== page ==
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Shadowhawk reviews the collected edition of the Marvel Civil War, one of the most defining recent events in the Marvel universe.
“Brutal. Menacing. Thoughtful. Surreal. Existential. This was a joyride to the depths of madness!” ~The Founding Fields
I’ll be honest. I’ve never really been into Marvel comics. At least nowhere near as much as I’ve been into DC Comics. The only Marvel comics series I even remember reading back in the day are the G.I.Joe: A Real American Hero ones, that one that went for 155 spectacular issues, penned by Larry Hama. I’ve always been more interested in the Marvel-related animated cartoons, particularly Spiderman and X-Men. Getting back into Marvel these recent weeks has not been easy, largely because unlike DC’s New 52 initiative, my ignorant self couldn’t find anything comparable within Marvel-verse.
So in the end, it was some back-and-forth with fellow reviewers Bane of Kings and Civilian Reader that I decided to pick up Civil War. I figured that the omnibus would be just as exciting as the first six issues of Dark Avengers, if not more so because these were the actual heroes and not villains made heroes.
I often talk about expectations when approaching any novel or comic or audio drama or what have you. Thing is, what I’ve realised actually, I always approach any of these works with trepidation. I prepare to be disappointed just as much as I prepare to be wowed. That speaks to the unpredictable nature of fiction, comics particularly as they are such quick readers and there is actually very little room for an author/writer to impress the reader with.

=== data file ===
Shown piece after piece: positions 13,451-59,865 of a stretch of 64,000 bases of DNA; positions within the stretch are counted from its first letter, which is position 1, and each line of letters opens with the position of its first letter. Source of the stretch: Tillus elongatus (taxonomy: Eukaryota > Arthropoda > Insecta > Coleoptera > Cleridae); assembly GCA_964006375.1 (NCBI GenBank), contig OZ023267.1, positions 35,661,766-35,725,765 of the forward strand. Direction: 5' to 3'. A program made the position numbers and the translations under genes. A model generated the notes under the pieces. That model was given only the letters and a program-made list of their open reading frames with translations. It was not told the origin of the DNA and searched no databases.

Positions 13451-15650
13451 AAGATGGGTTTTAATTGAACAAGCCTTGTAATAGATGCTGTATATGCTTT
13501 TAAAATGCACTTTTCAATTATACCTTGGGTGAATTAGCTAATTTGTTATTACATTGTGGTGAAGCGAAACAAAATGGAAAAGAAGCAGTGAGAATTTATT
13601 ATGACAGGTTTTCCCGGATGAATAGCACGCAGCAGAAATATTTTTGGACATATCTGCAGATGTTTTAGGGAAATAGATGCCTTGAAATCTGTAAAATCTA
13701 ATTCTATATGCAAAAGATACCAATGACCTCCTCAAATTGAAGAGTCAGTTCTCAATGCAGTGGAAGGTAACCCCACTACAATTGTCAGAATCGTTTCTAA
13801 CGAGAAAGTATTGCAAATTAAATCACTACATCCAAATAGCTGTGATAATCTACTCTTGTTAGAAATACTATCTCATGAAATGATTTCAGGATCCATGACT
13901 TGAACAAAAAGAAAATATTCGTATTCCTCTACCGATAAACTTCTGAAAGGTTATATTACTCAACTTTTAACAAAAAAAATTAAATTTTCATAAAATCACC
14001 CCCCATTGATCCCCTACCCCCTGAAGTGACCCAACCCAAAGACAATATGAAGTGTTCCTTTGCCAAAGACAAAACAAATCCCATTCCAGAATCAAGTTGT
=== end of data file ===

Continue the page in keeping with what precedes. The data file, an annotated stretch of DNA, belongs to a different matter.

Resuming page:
Mark Millar delivered a fantastic experience with Civil War as it turns out, and apart from a few issues (that aren’t really deal-breakers per se, bar one) I was definitely impressed.
Just as with Scott Snyder’s Batman reboot, Millar pulls no punches with his script. There are a ton of explosions, lots of blood and guts fighting up-close and personal, lots of serious talk and some big-time redefinition of a LOT of the superhero relationships in these seven issues. There are a number of tie-in issues to these series, as this Civil War is a large crossover event in the Marvel-verse, but Millar mostly succeeds in holding it all together and delivering the story of a lifetime.
From the very first pages we are treated to a commentary on our fast-moving, easily-impressed modern lives as we meet a bunch of inexperienced superheroes who have banded together as a team for some reality TV show and are going places, throwing their weight around. When things go bad to worse in the space of a heartbeat, as they always must and do, the idealism behind superheroes is irreversibly shattered as the public demands recompense for all the civilian casualties in the city of Stamford, Connecticut and the US government is forced to introduce legislation to curtail the activities of all superheroes on American soil and to make them a part of the society AND the government.